The city and county applied for the original funding, with the county being the lead entity.
Judge Huff also noted that the (fiscal) court nor city council was “in the Wellness Center business” and noted they were fortunate to have the leftover grant funds to make the needed conversions to save the facility money.
The judge then opened the floor for some public comments with a few people speaking on behalf of the Wellness Center, some of which received loud rounds of applause.
One person said the main reason they were there was concern for the pool. Another said the Wellness Center she used for herself and her kids, saying fitness was important and that obesity is a major health concern that costs everyone in the long run.
A couple of others who spoke said the pool was important because physical therapy needs for such things as knee and back problems and some said doctors often recommend physical therapy and the pool offers that.
Another frequent visitor to the Wellness Center suggested having fundraisers to help with expenses.
Some other suggestions to help gain memberships would be to offer them monthly, especially in the winter season.
Following the question and answer period, Judge Huff recommended making the MSE recommended conversions to natural gas and HVAC and sign a maintenance agreement with TRANE through June of 2016. He said he believed the Commissioner of the Department of Local Government would waive protocol on the bidding process.
A motion was made by Magistrate Craig to approve the recommendation, using the remainder of the leftover grant money, passed by unanimous vote, with Judge Huff adding “There’s no more (grant) money for the Wellness Center Board.”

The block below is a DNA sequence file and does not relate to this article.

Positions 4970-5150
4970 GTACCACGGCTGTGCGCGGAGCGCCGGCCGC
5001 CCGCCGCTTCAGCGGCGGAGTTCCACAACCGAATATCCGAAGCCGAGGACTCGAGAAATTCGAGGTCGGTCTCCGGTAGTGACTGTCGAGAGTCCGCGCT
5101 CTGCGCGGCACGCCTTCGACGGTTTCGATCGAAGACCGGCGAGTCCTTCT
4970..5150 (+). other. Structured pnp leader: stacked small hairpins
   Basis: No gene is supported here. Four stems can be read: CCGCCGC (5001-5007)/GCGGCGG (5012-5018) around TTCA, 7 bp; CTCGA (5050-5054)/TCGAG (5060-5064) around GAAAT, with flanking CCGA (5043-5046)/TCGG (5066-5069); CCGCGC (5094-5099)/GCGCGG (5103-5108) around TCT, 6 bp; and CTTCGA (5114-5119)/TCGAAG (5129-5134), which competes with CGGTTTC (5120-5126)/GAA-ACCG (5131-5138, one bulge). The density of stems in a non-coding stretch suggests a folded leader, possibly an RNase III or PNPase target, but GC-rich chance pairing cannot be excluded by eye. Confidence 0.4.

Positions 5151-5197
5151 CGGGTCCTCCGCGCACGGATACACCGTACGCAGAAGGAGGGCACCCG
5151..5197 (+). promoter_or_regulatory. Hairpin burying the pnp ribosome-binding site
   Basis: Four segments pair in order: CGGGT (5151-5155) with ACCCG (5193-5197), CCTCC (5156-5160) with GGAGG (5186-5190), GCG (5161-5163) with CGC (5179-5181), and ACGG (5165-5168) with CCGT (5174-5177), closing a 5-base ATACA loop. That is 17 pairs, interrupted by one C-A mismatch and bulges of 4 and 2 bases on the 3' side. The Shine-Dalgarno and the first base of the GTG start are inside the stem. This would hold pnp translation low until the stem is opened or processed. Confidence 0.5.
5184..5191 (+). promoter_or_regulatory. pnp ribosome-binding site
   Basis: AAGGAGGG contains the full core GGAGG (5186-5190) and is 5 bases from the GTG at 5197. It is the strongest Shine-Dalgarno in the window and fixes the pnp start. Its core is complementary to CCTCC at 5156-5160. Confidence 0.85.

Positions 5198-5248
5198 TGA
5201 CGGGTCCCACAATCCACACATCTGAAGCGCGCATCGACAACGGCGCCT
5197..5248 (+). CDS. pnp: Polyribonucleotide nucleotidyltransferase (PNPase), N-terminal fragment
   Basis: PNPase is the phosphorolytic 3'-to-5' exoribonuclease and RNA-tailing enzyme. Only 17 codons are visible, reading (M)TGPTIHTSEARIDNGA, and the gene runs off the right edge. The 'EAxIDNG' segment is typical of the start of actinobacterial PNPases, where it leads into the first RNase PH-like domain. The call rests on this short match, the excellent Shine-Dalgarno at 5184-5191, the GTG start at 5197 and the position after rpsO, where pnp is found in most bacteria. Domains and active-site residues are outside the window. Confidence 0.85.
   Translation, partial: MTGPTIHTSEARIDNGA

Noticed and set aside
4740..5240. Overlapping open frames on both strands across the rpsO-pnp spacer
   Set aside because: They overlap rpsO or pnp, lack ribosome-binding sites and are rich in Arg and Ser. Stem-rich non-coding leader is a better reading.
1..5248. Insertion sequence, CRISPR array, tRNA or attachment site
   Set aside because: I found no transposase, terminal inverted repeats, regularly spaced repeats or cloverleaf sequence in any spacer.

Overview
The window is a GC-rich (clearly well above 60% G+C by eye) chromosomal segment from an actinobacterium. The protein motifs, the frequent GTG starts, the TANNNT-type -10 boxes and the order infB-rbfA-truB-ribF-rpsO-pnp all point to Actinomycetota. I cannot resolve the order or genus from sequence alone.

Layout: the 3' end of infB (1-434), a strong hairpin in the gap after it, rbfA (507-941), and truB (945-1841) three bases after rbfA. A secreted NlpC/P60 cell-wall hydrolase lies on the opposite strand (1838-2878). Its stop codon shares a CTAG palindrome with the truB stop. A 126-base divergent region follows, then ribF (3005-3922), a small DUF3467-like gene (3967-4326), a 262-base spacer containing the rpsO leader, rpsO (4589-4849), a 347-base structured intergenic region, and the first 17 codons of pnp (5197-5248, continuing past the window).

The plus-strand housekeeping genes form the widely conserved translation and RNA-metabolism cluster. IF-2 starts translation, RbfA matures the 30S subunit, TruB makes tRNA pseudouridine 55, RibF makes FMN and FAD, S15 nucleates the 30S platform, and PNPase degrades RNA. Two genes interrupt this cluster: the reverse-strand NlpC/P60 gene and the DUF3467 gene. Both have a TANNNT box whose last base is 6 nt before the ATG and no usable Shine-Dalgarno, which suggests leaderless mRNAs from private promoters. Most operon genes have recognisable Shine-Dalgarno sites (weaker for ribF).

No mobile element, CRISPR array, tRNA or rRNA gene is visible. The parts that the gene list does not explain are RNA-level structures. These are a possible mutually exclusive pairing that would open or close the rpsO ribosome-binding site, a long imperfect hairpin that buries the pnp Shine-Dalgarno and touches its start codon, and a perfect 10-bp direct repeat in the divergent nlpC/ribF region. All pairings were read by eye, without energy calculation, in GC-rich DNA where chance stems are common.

Garland again questioned having some assurance that the electric bill would be paid and it was stated the fiscal court didn’t have the money to do it and that LGEA money was set aside for county debt.
Mayor Nicky Smith, who was also in attendance, noted the city didn’t own the Wellness Center property and couldn’t pay the bills for something it didn’t own.
At one point, Magistrate Phillip Parrigin moved to give the city half of the property and split some of the debt. However, after some question of the legality of such a trade-off was made, that motion was withdrawn.
Parrigin said he was uncomfortable paying the electric bill and not the propane gas, then made a motion to give a one-time expenditure to the board of $20,000–with $10,000 each going toward the electric and propane gas bills. That motion, which was seconded by Magistrate Guinn, passed on a 4-2 vote with Magistrates Buster and Hershell Key both voting yes and Magistrates Riddle and Craig voting no.
The two dissenting squires noted after the session their reason for the no vote was the county’s own financial situation and what is stated in the lease agreement was the Wellness Center board pay its own utilities.
Following the aforementioned vote, the Wellness Center discussion ended with the vast majority of people exiting.
The court then went on to discuss and vote on several items of business and a separate article on the fiscal court meeting itself can be found beginning on page 1.